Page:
INTERVIEW: Alon Shtruzman, CEO, Keshet International

Keshet International (KI) chief executive, Alon Shtruzman, arrived in Singapore early in December with a little less than US$63 million in his wallet and big eyes on Asia for great stories. He left without sharing (at least not with us) whether he had seen any projects he liked enough to finance, but with plans to return to Asia early in the new year. 

Is it possible that the third project under Keshet’s content fund, launched in March this year, could come from Asia? Absolutely, Shtruzman says, talking about, among other things, his hope for a global co-production with Asian participants. 

The second of two projects already announced is a partnership with Australia’s ABC and Screen Australia on Blackfella Films’ six-part political drama, Black B*tch (working title), scheduled to air in 2019. The series, starring Rachel Griffiths (Brothers and Sisters) and Deborah Mailman (The Secret Life of Us), is a story of high-stakes ambition, betrayal and treachery played out in Australia’s capital.

Project number one is The Trial of Christine Keeler, starring Sophie Cookson as the woman at the centre of the Profumo affair. The series is an Ecosse Films and Great Meadow co-production for BBC One.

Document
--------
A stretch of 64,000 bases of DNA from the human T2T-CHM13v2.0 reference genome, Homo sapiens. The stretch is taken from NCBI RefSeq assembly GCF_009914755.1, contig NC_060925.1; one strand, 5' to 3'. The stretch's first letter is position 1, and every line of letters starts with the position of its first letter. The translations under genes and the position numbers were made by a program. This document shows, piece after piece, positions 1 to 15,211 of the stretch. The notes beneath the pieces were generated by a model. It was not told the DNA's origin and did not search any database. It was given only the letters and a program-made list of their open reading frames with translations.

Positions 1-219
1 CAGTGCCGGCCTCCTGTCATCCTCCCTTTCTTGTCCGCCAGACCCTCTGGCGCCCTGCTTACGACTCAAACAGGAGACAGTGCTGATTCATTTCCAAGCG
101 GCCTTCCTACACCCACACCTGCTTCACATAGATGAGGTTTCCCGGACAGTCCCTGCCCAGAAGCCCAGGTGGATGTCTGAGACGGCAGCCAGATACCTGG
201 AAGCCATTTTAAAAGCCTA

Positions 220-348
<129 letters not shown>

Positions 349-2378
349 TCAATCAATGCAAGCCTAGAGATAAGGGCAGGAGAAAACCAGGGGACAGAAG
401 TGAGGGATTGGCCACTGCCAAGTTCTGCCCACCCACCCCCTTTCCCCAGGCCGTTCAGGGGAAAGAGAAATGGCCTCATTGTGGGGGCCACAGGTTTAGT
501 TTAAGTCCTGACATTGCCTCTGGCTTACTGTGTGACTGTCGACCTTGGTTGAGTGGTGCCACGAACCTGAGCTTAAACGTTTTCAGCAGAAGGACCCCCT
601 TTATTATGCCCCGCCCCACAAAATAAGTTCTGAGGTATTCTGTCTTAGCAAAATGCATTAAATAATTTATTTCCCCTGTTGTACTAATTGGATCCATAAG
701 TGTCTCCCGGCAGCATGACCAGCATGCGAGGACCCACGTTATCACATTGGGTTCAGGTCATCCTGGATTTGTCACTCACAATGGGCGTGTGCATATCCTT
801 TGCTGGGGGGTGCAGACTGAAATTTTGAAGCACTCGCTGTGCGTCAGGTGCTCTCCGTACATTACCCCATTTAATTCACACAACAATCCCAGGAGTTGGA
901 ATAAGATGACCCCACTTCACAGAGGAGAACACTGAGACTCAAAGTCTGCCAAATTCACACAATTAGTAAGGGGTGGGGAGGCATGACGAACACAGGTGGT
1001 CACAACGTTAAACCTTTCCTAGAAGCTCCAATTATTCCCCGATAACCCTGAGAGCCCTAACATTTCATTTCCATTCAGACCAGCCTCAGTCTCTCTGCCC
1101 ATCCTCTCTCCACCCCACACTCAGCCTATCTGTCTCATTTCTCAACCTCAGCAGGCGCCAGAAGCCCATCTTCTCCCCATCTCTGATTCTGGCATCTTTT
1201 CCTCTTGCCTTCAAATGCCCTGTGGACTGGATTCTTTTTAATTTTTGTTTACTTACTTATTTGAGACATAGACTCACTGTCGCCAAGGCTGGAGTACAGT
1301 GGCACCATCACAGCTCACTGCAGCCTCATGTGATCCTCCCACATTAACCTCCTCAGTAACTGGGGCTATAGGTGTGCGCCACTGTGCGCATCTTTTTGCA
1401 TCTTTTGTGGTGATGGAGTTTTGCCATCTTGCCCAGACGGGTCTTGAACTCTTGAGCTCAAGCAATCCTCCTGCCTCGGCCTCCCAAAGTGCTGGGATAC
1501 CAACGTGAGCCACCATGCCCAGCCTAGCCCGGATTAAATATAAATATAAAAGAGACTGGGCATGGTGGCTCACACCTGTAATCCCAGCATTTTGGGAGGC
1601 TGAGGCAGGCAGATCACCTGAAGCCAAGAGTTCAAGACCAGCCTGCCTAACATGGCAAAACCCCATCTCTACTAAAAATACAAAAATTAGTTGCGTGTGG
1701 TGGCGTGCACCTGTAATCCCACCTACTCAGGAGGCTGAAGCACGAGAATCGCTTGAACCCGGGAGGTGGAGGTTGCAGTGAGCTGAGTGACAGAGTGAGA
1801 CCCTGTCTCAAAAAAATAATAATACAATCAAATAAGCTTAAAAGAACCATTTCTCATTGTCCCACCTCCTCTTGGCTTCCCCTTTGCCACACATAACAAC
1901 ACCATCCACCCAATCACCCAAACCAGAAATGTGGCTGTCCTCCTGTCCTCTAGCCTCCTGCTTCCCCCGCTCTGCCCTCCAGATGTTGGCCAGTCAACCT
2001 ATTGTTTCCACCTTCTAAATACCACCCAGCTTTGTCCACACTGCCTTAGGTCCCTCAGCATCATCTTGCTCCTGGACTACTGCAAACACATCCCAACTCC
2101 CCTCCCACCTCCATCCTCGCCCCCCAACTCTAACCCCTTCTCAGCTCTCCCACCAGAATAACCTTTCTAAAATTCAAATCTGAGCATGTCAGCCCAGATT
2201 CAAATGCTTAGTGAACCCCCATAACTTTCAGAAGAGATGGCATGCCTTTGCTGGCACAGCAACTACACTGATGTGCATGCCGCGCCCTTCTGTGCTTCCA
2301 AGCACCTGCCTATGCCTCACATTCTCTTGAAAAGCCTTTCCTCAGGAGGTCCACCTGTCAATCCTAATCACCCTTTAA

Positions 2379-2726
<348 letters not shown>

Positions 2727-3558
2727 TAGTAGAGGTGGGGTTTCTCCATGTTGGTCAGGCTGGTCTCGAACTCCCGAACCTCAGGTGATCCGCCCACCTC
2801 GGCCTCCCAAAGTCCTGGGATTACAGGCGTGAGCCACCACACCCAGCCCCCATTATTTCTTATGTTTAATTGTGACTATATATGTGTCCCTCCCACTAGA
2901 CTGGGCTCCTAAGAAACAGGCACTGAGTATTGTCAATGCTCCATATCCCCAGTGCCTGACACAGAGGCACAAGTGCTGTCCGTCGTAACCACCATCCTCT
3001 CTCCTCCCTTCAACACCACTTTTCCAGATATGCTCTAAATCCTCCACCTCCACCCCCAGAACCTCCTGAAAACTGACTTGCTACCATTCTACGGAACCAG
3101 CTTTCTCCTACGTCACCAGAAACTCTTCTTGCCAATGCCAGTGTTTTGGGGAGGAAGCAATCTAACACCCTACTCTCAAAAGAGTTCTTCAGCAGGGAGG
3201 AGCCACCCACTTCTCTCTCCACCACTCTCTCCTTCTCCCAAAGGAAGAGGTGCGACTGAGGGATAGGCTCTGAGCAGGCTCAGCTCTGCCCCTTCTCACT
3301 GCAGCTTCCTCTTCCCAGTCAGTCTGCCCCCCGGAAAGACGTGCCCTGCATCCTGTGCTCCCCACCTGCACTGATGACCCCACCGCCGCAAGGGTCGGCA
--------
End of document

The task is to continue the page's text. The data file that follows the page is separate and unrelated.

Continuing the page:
The fund catapults Keshet from producer / broadcaster / distributor to fully fledged studio, and KI is open to any idea in any language, with any mix of funding, Shtruzman says.  

“No, no, no, no, no, no, no,” he says to a question about a preference for financing any particular genres. “There is no allocation and no boxes,” he insists. 

“It used to be pretty common to say that drama is a better business than comedy in terms of the global market. But, you know what, even that’s changing now. There are so many great platforms, and there are so many players that there is a need and appetite for everything,” he says.  

And in multiple languages. “Nowadays there is an appetite not only for English [programmes] but also for other languages... a lot of this is thanks for the streamers,” he says. 

What he is fussy about is talent. “We are not genre-specific, but we are very much talent driven,” he says. “What I want to see are great local voices, fresh voices.... when we make a decision about funding, we want to see big local talent attached.” 

Shtruzman is hoping to close the fund’s project #3 this year, and is aiming to double that to six in 2019. 

Asian participation is “very doable”, he says. “We think that in the same way we see international shows being co-produced between U.K., Europe and the U.S., Asia has become a big player and we think the talent is there. The audience is there. It’s about finding the right stories it makes sense to be told in multiple languages.” 

Published on ContentAsia's eNewsletter, 11 December 2018 - 6 January 2019